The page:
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It is getting increasingly tougher and tougher for simple Satiricus to keep pace with our famous Fifth Columnist'sideological zigzag. Is Tavleen Singh a secularist or is she a communalist? Apparently it depends. Depends on what? On the flavour of the week. Now columnist Satiricus quite agrees that for a columnist the column is the most important thing in life. Neither Satiricus nor Singh is an exception to this cardinal principle of column-writing. But there it a vital difference.
India could well be a spirituous country. And that is progress. Under the present progressive dispensation it is to be expected that people should become progressive enough to drink grapes rather than eat them.
Satiricus is so slow-witted that he plods along the same ideological path week in and week out, year in and year out. Not so Tavleen. With easy expertise in intellectual acrobatics, she twists and turns. Normally, she abuses the RSS as a sterling secularist should. Then suddenly she mixes Sonia-bashing and secularism, and brews a heady broth with a heading like ?How Muslims are victims of secularism?.
Now, for Satiricus, the very idea of Muslims being victimised by secularism in India that is blessed Bharat is ridiculous. But for Tavleen Singh that seems to be the week'struth and the whole truth about Indian secularism. The occasion for her alarm is the fact that recently, for the pious purpose of strengthening secularism, the Prime Minister constituted a ?high-level committee to prepare a report on the social, economic and educational status of the Muslims community of India?. Commenting on it, she asks in anguish, ?When the PM set up this ?high-level committee? did he not realise that instead of helping Muslims it would set them up as a target once more?? A target for whom? Of course the Hindus. How neat!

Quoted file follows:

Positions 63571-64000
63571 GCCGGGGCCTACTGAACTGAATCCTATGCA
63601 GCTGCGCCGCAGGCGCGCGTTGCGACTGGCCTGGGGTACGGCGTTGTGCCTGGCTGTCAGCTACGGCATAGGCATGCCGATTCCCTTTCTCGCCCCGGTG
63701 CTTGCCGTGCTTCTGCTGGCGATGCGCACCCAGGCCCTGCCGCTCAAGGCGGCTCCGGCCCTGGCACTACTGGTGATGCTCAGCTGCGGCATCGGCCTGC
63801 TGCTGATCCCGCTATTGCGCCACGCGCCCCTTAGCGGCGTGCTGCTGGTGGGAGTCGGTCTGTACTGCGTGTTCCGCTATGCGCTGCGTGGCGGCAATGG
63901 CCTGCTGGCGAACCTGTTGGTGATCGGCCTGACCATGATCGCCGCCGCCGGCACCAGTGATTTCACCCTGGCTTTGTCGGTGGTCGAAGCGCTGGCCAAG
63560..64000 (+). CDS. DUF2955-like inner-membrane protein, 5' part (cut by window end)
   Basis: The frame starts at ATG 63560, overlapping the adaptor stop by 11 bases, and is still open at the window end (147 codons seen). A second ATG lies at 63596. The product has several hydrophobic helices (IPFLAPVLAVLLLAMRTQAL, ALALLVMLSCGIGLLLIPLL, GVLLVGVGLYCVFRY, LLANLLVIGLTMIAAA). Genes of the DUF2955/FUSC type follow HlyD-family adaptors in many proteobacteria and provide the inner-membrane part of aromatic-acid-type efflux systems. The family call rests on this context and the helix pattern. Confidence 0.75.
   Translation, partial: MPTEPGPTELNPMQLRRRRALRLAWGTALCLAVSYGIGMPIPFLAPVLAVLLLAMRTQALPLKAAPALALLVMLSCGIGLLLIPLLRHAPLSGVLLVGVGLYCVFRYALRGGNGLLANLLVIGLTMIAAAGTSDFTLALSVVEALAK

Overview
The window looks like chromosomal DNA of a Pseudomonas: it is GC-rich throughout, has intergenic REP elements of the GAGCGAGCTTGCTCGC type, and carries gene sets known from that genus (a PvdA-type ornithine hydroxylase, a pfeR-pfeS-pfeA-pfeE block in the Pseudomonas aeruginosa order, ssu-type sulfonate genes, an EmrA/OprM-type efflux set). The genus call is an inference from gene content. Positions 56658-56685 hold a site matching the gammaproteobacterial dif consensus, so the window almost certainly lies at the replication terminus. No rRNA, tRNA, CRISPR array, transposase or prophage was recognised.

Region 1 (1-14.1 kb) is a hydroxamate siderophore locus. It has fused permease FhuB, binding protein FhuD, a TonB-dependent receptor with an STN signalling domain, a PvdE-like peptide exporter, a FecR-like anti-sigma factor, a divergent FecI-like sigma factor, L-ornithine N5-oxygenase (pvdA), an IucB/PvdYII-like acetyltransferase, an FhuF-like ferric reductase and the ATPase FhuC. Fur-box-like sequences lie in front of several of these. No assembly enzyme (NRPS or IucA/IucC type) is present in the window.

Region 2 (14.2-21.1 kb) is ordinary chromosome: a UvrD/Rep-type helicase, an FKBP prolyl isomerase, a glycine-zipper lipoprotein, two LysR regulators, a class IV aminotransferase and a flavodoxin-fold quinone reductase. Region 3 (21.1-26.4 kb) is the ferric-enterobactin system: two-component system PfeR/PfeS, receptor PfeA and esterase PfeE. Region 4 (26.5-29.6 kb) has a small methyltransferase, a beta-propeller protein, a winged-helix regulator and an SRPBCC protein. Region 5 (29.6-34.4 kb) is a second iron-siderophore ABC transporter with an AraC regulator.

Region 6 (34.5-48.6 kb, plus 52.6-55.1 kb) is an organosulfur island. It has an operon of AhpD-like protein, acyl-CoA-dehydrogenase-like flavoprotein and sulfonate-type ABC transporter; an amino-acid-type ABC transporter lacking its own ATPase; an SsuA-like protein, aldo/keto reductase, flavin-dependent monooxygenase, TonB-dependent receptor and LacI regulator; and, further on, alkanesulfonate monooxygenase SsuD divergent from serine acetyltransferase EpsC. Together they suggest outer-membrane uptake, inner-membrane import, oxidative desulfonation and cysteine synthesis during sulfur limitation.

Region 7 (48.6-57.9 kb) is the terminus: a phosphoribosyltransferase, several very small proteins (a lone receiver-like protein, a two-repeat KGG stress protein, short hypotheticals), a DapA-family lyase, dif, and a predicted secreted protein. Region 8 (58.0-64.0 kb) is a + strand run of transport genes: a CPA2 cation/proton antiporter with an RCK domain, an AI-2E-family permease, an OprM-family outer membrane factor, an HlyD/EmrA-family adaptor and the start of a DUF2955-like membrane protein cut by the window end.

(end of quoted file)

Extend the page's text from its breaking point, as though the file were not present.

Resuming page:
With one stone she killed two birds?Sonia secularism and Hindu communalism. But then Sonia, Singh and Satiricus are made of sterner secularism stuff. So Satiricus was appropriately happy when this minority committee (or should Satiricus say anti-majority committee?) went to the BJP-ruled (and therefore communal) State of Rajasthan and forthwith produced a damning report of eight pages based on no more than a couple of hours spent with some Muslims of Jaipur. What made Satiricus still happier was that it was dated not only ?August 24, 2005?, but also ?Rajab 18, 1426?. See? A government report of secular India carries not only a Christian date but also an Islamic date. Satiricus saw this for the first time. But then, there is a first time for everything, including the ancient chronology of modern Indian secularism. And of course since India is not Hindusthan this official report does not have to bother with dates relating to horried Hindu eras like Shalivahana Shaka, Vikram Samvat, Yudhishthir Shaka and Yugadi. If, even in such a secure situation, our fifth columnist finds fault with secularism as preached by pen-pushers and practised by politicians, Satiricus can only say that hopefully she will again zig or zag when it is time to write next week'scolumn.